tips for weaning calves

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Anonymous

I have heard or read several methods. what works best for you. i have heard the following ideas people use. out of sight and sound/let them see each other but put up hot fence or roll wire so they can't suck/ using a device on the calf that won;t allow the calf to nurse. thanks for any tips
 

dun

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We've tried about every method possible over the years. The best we've found is fenceline weaning. A starnd of hotwire between the cows and calves so that they can still interact to a limited degree but not nurse. The calves seem to adjust better then the cows do. But after a day or two we gradually start moving the cows to paddocks that are further and further away from the calves. AFter a week or two they're treated as two seperate groups and kept that way until the calves going to the backgrounder leave. That's usually a month to month and a half. At that point, any heifers we are keeping as replacments are turned back in with the cow herd. We've only been doing this for about 10 years now so there may be problems we haven't seen, but it's weorked well for us.

dun

plb cattle":1vbay3zo said:
I have heard or read several methods. what works best for you. i have heard the following ideas people use. out of sight and sound/let them see each other but put up hot fence or roll wire so they can't suck/ using a device on the calf that won;t allow the calf to nurse. thanks for any tips
 

TheBullLady

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We've pretty much tried everything as well!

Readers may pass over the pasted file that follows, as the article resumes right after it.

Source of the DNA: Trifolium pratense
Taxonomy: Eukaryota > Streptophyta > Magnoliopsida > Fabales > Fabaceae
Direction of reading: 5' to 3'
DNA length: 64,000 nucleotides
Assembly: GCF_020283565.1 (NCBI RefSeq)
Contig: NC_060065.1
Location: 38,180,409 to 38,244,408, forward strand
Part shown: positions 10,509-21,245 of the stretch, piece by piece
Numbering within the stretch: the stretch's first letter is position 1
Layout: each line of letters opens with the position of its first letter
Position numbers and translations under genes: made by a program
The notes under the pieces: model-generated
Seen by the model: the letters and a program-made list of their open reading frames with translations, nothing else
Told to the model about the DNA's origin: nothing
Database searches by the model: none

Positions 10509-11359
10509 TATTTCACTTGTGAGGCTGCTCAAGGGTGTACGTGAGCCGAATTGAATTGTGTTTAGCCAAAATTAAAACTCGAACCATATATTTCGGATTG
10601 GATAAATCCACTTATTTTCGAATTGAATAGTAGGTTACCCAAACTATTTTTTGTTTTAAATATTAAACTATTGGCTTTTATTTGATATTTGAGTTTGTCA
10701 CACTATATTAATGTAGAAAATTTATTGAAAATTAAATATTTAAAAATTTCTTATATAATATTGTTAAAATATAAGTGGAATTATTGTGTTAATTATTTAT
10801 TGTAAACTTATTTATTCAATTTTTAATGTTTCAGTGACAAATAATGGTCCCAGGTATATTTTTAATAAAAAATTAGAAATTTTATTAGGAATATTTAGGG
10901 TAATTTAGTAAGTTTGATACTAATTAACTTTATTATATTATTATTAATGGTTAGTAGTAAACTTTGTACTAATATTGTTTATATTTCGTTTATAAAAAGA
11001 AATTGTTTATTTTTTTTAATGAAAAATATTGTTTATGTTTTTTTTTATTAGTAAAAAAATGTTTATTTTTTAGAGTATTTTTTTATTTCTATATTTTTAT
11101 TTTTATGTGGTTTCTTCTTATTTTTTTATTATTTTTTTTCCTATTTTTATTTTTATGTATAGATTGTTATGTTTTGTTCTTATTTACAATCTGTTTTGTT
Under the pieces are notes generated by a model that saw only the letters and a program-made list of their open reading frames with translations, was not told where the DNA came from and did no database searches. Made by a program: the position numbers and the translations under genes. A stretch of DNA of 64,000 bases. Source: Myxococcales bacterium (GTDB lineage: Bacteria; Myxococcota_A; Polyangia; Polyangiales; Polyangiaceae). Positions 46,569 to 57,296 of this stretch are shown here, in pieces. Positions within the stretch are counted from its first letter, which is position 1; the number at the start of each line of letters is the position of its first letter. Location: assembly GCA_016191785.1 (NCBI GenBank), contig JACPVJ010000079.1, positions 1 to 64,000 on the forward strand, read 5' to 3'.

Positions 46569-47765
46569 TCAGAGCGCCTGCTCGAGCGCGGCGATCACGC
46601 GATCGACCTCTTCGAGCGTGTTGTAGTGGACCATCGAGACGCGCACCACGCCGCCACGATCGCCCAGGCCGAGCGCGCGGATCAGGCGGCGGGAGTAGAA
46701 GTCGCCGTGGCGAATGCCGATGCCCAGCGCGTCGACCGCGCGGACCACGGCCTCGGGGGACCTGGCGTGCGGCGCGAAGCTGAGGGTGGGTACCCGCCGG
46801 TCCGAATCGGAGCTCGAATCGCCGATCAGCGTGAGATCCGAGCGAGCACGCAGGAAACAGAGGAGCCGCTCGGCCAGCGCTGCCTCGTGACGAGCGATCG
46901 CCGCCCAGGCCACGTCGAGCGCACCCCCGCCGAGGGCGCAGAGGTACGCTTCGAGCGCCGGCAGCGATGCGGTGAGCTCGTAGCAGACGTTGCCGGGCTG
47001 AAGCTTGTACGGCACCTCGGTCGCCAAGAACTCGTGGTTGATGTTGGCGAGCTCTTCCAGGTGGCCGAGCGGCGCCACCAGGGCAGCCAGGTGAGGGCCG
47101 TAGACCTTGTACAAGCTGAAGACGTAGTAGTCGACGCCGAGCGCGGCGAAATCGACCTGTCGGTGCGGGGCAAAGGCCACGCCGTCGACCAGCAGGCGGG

Actually what worked best for us was to wean totally away from each other. We had another ranch 21 miles away from the home place, with a good set of pens, and we'd haul the calves over there and wean them in the pens for three days, and then turn them out into grass traps until breeding age or shipping day.

The funny thing about that.. the cows would cry for about a day, day and a half, but the calves would holler for three days!
 

lazyhill

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We wean side by side like Dun mentioned. Although I do it on different sides of a corral. Calves inside a large corral and cows outside. Once bawling stops, 2 days or so, we move the cows back to the pasture. A lot of people don't do this because it takes a lot of space to be able to separate them effectively.

We prefer this method because I have weaned and moved calves across town only to discover the following day, that I can't find a mama cow or two. It is amazing how some have such mothering instincts that they feel compelled to go searching for their calf.
 
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Anonymous

We locked the calves up in a corral in the pasture with a water tank and their creep feeder and a bale of hay. The mom's hung around the corral for about 2 or 3 days pretty heavy, but after that they started grazing further away, and after a week they payed no attention to the calves. So then we moved the calves out up to the feed lot. They were given a bale feeder of hay and started on feed and never missed a beat. The only trouble we had was one mom figured out how to park real close to the corral so her calf could stick it's head through and continue to nurse. They had a little seperation anxiety problem in the end. Worked great for us.
 

ronay0

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What about a little device you place in the calfs nose. I have seen them place them with the calfs at Crows Dairy in Arizona, they say its works. I wouldnt do it with the metal device. I seen the plastics, REALLY cheap too Less than $2.00 Dollars.
 
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